The two running shoes differ in the amount of ground contact they provide, with the Saucony Guide ISO 2 providing more, so your ride is likely to feel smoother in the Saucony Guide ISO 2 compared to the ASICS GT-2000 7.

Both running shoes come with a support system on the medial side of the midsole that is meant to help stop the feet of overpronators from rolling too far inward.

However, the ASICS GT-2000 7 also comes with a midfoot shank that connects the two sides of the midsole under the midfoot to deliver a good amount support in that area.

The amount of stability and support delivered by the two running shoes is not over the top.

Because the support system of the ASICS GT-2000 7 does not run all the way up to the foot like the medial post of the Saucony Guide ISO 2 does, it is more likely that the support system of the ASICS GT-2000 7 would not be felt by neutral runners who do not turn their feet inward during the gait cycle, because there is a softer layer of foam that they would bump into first before they reach the area of support.

This is not the case in the Saucony Guide ISO 2, because the medial post runs all the way up to the foot. Therefore, the Saucony Guide ISO 2 is likely to deliver a slightly higher degree of pronation control.

The outsoles of the ASICS GT-2000 7 and the Saucony Guide ISO 2 look quite different in layout.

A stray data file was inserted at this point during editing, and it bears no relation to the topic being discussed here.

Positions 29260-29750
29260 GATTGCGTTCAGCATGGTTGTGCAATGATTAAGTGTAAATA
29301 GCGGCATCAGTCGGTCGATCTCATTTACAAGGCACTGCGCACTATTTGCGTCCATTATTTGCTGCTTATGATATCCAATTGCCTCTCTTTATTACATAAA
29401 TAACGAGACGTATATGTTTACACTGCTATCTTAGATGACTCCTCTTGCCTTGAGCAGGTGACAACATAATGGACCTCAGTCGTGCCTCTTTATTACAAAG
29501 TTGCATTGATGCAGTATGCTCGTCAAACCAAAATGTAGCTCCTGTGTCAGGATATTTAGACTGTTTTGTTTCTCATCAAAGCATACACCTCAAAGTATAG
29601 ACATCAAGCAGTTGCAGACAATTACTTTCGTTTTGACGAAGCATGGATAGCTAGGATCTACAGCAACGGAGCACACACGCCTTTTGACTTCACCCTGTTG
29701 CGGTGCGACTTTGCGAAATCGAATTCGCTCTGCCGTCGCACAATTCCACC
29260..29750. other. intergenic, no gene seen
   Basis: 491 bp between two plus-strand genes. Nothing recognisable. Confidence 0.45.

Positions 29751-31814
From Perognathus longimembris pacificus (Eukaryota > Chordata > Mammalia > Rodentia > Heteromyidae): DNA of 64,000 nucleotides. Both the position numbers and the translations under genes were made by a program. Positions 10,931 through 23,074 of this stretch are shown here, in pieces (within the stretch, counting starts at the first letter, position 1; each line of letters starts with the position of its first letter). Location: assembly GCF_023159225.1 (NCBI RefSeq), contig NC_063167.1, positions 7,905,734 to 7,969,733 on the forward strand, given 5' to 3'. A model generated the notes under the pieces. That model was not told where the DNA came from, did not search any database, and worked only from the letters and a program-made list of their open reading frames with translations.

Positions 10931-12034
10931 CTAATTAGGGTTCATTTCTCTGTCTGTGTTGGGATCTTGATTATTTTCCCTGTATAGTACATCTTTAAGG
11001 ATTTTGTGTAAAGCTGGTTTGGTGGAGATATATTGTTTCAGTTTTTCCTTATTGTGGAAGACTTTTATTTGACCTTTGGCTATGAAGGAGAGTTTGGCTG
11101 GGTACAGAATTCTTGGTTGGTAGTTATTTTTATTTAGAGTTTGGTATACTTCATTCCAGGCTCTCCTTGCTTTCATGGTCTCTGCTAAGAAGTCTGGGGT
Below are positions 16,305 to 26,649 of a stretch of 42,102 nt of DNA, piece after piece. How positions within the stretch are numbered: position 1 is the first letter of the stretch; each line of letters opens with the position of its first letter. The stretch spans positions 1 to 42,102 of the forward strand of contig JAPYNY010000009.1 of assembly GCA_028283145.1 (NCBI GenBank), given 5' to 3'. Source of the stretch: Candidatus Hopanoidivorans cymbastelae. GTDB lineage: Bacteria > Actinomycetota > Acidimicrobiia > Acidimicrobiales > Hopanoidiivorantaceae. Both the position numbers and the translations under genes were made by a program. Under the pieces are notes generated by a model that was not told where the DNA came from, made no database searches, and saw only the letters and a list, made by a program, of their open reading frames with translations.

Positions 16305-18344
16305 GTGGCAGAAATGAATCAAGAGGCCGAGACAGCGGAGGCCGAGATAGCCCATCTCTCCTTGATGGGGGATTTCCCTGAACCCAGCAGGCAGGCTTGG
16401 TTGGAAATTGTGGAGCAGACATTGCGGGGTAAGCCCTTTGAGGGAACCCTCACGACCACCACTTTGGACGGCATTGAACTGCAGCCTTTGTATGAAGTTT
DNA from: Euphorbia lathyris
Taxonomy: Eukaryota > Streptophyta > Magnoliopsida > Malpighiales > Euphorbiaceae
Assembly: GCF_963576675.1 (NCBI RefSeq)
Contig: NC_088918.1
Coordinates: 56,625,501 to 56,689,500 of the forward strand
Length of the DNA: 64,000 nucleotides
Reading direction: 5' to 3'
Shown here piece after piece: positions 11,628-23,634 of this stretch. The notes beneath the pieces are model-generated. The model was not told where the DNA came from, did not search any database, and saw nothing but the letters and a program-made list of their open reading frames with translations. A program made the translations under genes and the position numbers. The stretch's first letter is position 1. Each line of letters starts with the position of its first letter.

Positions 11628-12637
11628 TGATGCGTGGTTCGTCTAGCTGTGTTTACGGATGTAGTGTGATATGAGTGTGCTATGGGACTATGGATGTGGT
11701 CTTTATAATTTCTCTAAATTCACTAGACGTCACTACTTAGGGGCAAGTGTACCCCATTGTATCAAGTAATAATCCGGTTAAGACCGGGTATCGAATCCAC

The ASICS GT-2000 7 seems to carry overall more rubber, but there is more in terms of separation under the Saucony Guide ISO 2.

The good amount of separation under the Saucony Guide ISO 2 should help you get a much smoother ride, and the good amount of rubber under the ASICS GT-2000 7 should increase the durability of the running shoe.

The Saucony Guide ISO 2 has more deep flex grooves than the ASICS GT-2000 7 in the forefoot, but these do not help much in terms of flexibility, because both running shoes have been found to be on the stiff side for both men and women.

Manufacturer's data lists the Saucony Guide ISO 2 as being slightly lighter than the ASICS GT-2000 7 for men but slightly heavier than the ASICS GT-2000 7 for women. Lab tests have indicated that there is no difference in weight between the two running shoes for men and women.

In any case, if there are any differences, data from both sides indicate that the difference in weight between the ASICS GT-2000 7 and the Saucony Guide ISO 2 would be very small, and both running shoes are considered to be relatively heavy running shoes.

If you are a mild to moderate overpronator who is looking for a comfortable ride that is responsive and not too cushy, you could turn to either the ASICS GT-2000 7 or the Saucony Guide ISO 2.

The good things about the Saucony Guide ISO 2 is that it provides more in terms of a custom fit and that your ride might feel a bit smoother in it compared to the ASICS GT-2000 7.

The ASICS GT-2000 7 delivers everything an overpronator would need in terms of support in the upper and in the midsole, and its support system might be more gentle on neutral runners.

Note: The weight of a running shoe depends on the size of the running shoe, so any weights mentioned in this review may differ from the weight of the running shoe you choose to wear. Running shoes of the same size were compared for this review.

The two links above will take you to Amazon.com where you can read more about the running shoes.